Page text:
In the next few verses of the week, we’d like to introduce you to some of the marvellous poetic conventions (kavisamaya) of Sanskrit poetry. So elaborate and extensive are these that they form a sort of parallel universe, in which birds feed on moonbeams and raindrops, mountains spew out jewels and women dispatch arrows from the bow of their brows. We call this the wonderful world of kāvya.
Over the next few weeks, in no particular order, we will try to give our readers a glimpse of this world through verses that use various kavisamayas. We start with one of the most famous: that lotuses bloom at the rise of the sun and close at its setting. The other half of this convention, not captured here, is that waterlilies bloom at the rise of the moon and close before dawn. (Unrestrained by reality, lotuses in kāvya often have a thousand petals.)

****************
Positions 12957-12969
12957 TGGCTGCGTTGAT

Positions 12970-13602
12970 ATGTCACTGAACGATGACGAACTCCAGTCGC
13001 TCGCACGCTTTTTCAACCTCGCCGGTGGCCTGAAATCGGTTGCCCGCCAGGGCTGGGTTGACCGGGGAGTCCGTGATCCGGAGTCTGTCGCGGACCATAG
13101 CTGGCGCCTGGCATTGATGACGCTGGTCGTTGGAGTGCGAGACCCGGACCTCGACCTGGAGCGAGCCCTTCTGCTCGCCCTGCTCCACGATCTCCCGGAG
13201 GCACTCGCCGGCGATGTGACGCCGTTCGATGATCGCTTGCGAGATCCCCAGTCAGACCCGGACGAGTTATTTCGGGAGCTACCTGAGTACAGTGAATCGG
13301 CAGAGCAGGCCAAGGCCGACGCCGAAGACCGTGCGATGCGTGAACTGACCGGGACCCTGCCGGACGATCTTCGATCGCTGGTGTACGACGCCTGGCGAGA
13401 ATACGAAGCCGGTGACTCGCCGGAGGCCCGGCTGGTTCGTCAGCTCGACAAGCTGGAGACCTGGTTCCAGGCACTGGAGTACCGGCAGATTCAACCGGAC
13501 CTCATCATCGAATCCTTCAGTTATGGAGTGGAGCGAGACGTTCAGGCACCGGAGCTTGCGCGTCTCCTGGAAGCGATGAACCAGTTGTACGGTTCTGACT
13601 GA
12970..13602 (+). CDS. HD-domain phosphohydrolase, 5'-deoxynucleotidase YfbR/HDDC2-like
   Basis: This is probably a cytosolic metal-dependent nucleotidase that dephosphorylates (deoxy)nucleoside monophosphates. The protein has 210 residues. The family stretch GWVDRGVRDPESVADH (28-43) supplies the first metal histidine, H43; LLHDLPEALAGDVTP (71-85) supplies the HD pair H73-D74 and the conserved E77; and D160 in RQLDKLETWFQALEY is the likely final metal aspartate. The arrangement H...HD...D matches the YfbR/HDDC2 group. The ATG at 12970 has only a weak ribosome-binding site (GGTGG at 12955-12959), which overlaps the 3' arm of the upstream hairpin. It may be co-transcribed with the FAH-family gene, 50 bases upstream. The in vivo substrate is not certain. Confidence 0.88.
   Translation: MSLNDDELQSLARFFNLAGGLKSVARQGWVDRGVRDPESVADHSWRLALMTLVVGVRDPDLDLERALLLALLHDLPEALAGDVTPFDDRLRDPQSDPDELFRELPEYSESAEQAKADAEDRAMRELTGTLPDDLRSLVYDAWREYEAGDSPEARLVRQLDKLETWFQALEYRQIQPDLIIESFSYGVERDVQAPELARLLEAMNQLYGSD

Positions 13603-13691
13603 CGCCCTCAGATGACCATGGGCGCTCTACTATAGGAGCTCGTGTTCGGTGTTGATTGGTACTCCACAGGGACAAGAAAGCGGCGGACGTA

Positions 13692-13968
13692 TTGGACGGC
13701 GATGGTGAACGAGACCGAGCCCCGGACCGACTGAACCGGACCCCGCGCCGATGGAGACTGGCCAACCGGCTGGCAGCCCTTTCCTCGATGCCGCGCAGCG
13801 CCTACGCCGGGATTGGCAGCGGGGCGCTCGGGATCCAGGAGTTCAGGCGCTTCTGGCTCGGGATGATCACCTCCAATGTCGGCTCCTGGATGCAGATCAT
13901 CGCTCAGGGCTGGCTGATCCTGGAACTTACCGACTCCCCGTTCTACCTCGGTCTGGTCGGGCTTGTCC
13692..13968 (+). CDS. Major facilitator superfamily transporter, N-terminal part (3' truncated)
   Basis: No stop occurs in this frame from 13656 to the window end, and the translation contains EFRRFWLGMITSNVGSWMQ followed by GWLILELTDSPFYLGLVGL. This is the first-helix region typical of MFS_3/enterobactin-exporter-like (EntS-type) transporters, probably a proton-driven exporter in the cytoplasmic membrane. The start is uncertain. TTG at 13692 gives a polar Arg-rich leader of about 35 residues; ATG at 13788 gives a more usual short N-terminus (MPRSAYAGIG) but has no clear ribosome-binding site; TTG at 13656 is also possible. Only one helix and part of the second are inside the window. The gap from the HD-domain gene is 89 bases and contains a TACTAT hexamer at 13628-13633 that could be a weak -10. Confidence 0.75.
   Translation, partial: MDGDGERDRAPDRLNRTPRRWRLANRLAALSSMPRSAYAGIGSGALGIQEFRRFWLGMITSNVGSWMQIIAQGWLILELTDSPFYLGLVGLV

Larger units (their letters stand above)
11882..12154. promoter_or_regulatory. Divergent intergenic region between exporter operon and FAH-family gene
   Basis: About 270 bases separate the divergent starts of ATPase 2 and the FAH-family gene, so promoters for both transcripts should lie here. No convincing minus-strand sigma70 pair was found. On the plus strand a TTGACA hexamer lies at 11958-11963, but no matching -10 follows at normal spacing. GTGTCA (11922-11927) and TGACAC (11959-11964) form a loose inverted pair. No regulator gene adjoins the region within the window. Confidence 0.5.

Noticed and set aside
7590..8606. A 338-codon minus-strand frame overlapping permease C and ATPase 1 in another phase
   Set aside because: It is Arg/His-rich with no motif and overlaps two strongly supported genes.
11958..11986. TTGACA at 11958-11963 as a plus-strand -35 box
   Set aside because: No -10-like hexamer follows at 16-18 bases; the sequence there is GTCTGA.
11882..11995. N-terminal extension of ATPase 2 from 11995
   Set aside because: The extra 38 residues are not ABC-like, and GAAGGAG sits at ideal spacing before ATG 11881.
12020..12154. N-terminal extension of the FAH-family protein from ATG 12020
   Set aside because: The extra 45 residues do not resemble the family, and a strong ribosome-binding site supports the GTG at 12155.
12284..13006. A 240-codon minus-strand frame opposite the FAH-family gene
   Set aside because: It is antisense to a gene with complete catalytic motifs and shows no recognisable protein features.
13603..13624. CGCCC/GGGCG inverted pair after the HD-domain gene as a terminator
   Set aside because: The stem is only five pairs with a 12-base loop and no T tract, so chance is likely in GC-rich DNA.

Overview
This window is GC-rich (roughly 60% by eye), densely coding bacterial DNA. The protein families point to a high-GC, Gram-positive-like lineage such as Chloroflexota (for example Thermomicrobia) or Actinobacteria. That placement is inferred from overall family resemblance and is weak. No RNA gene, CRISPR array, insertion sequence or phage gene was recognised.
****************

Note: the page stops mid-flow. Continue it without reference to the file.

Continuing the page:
कुर्वाणा समकोचयद्दशशतान्यम्भोजसंवर्तिकाः ।
भूयोऽपि क्रमशः प्रसारयति ताः संप्रत्यमूनुद्यतः
संख्यातुं सकुतूहलेव नलिनी भानोः सहस्रं करान् ॥
‘One, two, three, four…’,
had closed her ten-hundred petals
as if counting the rays of the setting sun.
Now she unfolds them once again
in the same order
anxious as it were
to check that those same rays
as they crest the horizon
still number a thousand.
From the second act of the Anargharāghava by Murāri
(For some reason we cannot fathom, every space in the Sanskrit verse above has been marked with a box. Hopefully this is a temporary WordPress glitch; please bear with us until we can banish the boxes.)